Author Interview, Aften Brook Szymanski, Killer Potential

She self published a few books, but her latest was picked up by a publisher. Now, Aften has entered the "hybrid author zone" and is trying to figure out what that means. In the meantime, she says ideas for new books come at her all the time. "Some stories come out like a freight train. Others slog like over-tired clichés...Every book feels like its own beast to me." Read her full interview below!

1. List the titles of your published books (include publisher and year published) plus your author website/Facebook page links.

O. Potamus

2013 (self-published)

Liar Lindly Brandt

Peter Holt is a Hottie

Forever Frenemies

2014 (self published)


2016 by BookFishBooks

Aften Brook SzymanskiFacebook Page

Aften Brook Szymanski Amazon Author Page

2. When did you start writing your first book? Where did the idea come from?

I’ve been writing since I was young. I started seriously pursuing a path to publication in 2013

3. What was the hardest part about writing your first book? What hurdles did you have to overcome?

My biggest hurdle with my very first book was the fact that I was writing a picture book and have absolutely no illustrating experience or talent.

For my first YA, KILLER POTENTIAL, the hardest part was trying to not sugar coat the main character nor make her so fallable that she was detestable. It was a difficult balance with a psych thriller.

4. Once your manuscript was finished, what did you do?

Revise. Edit. Revise. Get beta readers on it, revise some more. Submit to editors. Revise some more. Submit to contests. Submit to editors, and even after it was under contract, there was more revision.

5. What did you expect from the editing process? How was the experience?

My favorite part is working with skilled editors. They helped me refine things that I hadn’t noticed. I loved the editors at BFB.

6. Describe what re-writing involves and how it makes you feel. How is it different than the initial writing?

My book, KILLER POTENTIAL, after being contracted, required an 80% rewrite. There were certain characters that needed more page time, some that were deleted entirely. The ending was cut and reworked to fit better with the overall sentiment of the story (originally it had too happy of an ending, if that’s possible—we’re talking KILLER POTENTIAL here—there can’t be rainbow farts and caramel filled root canals).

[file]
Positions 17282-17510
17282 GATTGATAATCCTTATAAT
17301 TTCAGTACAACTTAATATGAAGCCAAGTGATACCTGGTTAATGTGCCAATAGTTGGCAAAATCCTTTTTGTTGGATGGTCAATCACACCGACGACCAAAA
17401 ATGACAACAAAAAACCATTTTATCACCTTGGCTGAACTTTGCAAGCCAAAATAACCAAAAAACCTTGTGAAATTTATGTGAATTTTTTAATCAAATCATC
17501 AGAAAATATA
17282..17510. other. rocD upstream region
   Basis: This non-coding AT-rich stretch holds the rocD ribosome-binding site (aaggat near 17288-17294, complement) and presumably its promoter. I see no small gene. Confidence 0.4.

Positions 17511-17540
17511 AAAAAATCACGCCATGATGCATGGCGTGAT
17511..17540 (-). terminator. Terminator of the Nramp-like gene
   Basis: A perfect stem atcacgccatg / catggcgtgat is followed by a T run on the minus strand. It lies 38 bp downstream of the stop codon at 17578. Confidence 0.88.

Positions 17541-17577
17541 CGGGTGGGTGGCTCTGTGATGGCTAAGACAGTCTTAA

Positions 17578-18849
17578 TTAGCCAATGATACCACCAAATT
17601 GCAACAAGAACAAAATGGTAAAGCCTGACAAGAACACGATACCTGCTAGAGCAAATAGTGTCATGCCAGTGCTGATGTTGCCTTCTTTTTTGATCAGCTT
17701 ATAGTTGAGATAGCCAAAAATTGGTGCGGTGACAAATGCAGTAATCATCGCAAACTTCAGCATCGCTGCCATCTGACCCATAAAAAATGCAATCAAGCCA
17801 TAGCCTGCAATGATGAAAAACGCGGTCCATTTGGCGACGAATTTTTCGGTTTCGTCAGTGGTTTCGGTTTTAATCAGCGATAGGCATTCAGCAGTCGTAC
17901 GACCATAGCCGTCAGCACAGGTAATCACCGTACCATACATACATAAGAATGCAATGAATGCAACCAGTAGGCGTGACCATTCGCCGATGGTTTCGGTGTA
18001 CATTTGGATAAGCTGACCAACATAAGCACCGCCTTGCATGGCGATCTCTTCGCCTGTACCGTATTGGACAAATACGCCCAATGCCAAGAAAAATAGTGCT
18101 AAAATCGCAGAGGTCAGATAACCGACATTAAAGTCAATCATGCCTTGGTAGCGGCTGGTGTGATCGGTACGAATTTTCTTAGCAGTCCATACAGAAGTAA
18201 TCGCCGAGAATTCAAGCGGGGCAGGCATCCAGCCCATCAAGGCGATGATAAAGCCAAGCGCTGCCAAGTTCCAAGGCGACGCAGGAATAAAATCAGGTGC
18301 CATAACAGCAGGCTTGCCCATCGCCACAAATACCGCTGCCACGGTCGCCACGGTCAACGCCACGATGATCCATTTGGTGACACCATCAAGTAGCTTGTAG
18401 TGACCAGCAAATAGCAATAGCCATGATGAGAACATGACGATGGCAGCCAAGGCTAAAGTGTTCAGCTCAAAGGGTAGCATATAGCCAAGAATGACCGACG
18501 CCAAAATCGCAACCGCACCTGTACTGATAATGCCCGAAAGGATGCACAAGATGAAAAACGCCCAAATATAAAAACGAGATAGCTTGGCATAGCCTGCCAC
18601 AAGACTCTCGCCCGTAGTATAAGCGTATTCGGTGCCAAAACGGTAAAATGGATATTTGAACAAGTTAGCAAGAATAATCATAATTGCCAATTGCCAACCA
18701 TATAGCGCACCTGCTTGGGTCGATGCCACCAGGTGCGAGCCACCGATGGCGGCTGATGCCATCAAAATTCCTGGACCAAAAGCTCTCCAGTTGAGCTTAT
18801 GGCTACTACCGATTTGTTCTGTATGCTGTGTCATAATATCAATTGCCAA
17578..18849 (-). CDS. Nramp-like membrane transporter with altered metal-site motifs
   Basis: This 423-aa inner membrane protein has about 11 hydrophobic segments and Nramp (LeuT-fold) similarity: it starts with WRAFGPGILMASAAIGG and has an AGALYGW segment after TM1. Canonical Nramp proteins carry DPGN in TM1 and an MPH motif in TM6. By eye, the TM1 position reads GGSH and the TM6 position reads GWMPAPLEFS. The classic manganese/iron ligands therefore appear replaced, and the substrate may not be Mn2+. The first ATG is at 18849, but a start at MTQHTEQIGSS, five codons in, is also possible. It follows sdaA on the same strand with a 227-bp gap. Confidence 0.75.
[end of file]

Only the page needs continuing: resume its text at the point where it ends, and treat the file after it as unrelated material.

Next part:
7. Did you have non-editors read your book for feedback (Alpha Readers)? What did you get out of that?

I had a good number of non-editors read the book for me. Many of my alpha readers are also writers themselves, so they give excellent feedback. I discovered some inconsistencies through reader feedback, as well as heavily used words (hello thesaurus, you magnanimous tome of vast loquaciousness; example of a sentence in need of changes. See I’d change all that to—Hi Thesa, how you doin’ loud mouth?).

8. Who designed your cover? How much input did you have? How important is the cover design?

For KILLER POTENTIAL, BFB has a cover artist that works on all their covers. Their covers are one of the biggest reasons I chose to publish with them. They are beautiful.

My self-published works were designed by myself with images done by myself, but I hired a cover designer to clean them up and make the fonts look pro, as well as do the full wrap for me because I don’t know how to do that technical stuff.

I chose to cut out fabric and arrange it into images and photograph it in order to create my art for my picture book O. Potamus, as well as the cover art for my Lindly Brandt books. I’m a cut and paste illustrator J

9. How did you go forward with publishing? Why? How was that experience?

I researched, hired special services such as editing and design. I sought contests to enter and see which agents/editors were interested in my writing content and style and selected submission efforts based on that feedback.

10. How have you marketed your first book?